Study Objective: To determine whether methotrexate has anti-inflammatory activity in refractory inflammatory bowel disease.
Design: Nonrandomized, open-label, preliminary trial of methotrexate along with standard medications for 12 weeks.
Setting: Referral-based gastroenterology practice.
Patients: Twenty-one patients with refractory inflammatory bowel disease (14, Crohn disease; 7, chronic ulcerative colitis); 17 taking variable doses of corticosteroids and 14 on sulfasalazine or metronidazole. Of the 21 patients, 10 had previously failed azathioprine or 6-mercaptopurine trials.
Interventions: Sulfasalazine and metronidazole were continued and prednisone dose was tapered according to clinical response. Methotrexate was given as a 25-mg intramuscular injection weekly for 12 weeks, then switched to a tapering oral dose if a clinical and objective improvement was noted.
Measurements and Main Results: Sixteen of twenty-one patients (11 of 14 patients with Crohn disease, 5 of 7 patients with chronic ulcerative colitis) had an objective response as measured by disease activity indices (modified Crohn's Disease Activity Index, 13.3 to 5.4 [P = 0.0001], Ulcerative Colitis Activity Index, 13.3 to 6.3 [P = 0.007]). Prednisone dosage decreased from 21.4 mg ±5.6 (SEM) to 5.5 mg ±2.0; P = 0.006 and 38.6 mg ±6.35 to 12.9mg ±3.4; P = 0.01, respectively. Five patients with Crohn colitis had colonoscopic healing and 4 had normal histology at 12 weeks. In contrast, none of the 7 patients with ulcerative colitis had normal flexible sigmoidoscopies, despite histologic improvement in 5. Side effects included mild rises in transaminase levels in 2 patients, transient leukopenia in 1, self-limited diarrhea and nausea in 2 patients, and 1 case each of brittle nails and atypical pneumonitis.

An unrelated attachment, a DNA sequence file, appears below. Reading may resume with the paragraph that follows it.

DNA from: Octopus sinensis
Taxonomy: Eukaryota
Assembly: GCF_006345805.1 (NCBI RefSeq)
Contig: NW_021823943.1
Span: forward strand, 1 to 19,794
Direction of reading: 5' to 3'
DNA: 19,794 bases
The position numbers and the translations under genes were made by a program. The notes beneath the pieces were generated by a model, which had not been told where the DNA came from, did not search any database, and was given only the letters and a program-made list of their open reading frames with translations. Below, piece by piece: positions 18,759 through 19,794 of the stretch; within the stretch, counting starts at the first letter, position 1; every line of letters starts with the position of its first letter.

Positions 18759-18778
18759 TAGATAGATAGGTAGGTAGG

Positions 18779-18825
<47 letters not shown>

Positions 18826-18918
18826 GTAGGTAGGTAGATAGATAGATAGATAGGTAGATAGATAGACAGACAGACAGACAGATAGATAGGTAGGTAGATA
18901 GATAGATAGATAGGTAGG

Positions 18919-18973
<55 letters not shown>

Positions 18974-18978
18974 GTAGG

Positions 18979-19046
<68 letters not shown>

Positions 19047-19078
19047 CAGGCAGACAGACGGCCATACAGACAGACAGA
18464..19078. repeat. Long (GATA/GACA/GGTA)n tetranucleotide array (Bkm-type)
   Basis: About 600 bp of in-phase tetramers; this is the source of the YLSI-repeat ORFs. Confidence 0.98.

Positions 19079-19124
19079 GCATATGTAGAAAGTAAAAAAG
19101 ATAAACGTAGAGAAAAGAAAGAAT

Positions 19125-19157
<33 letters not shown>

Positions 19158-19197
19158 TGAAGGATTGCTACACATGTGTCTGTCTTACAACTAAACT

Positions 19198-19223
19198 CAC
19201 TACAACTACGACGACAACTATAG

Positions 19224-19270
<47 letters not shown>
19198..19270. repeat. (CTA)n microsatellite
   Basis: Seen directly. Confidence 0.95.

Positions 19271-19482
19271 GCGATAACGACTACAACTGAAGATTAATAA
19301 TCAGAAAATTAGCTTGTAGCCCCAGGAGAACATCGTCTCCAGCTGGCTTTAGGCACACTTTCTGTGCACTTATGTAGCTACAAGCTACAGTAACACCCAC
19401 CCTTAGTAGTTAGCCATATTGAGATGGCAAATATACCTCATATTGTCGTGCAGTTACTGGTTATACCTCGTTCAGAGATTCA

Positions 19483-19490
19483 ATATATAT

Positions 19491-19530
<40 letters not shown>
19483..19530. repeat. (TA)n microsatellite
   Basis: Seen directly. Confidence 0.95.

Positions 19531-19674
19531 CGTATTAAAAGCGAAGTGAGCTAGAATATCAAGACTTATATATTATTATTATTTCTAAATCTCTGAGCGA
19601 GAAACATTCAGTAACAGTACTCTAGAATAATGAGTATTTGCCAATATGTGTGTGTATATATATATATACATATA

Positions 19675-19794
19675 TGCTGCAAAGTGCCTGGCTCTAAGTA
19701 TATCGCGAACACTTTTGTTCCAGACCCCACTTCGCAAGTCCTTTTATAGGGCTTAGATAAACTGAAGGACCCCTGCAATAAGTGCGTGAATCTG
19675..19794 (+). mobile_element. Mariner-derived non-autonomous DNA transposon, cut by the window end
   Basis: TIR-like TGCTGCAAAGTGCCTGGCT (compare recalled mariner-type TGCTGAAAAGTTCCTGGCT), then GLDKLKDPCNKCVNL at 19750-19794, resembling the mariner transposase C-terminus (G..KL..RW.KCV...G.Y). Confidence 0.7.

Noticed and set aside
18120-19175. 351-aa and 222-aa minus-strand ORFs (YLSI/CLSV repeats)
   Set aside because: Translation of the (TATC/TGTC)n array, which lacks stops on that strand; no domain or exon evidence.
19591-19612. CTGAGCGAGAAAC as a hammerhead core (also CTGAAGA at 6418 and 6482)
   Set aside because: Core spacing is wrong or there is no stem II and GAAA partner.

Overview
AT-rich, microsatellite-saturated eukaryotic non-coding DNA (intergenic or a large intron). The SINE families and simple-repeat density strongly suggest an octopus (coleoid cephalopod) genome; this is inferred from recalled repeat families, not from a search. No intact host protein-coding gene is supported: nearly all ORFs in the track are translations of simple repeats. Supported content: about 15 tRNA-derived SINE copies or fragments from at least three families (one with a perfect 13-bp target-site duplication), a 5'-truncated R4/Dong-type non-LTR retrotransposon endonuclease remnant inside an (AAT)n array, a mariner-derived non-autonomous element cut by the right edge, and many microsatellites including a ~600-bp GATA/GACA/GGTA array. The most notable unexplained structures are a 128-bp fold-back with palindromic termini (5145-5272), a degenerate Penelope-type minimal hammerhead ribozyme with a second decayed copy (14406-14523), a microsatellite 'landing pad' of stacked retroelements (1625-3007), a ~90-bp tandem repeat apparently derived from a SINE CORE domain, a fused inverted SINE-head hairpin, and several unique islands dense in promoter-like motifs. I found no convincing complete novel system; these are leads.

Conclusions: Although this pilot study is encouraging, further work is needed before methotrexate can be recommended for inflammatory bowel disease.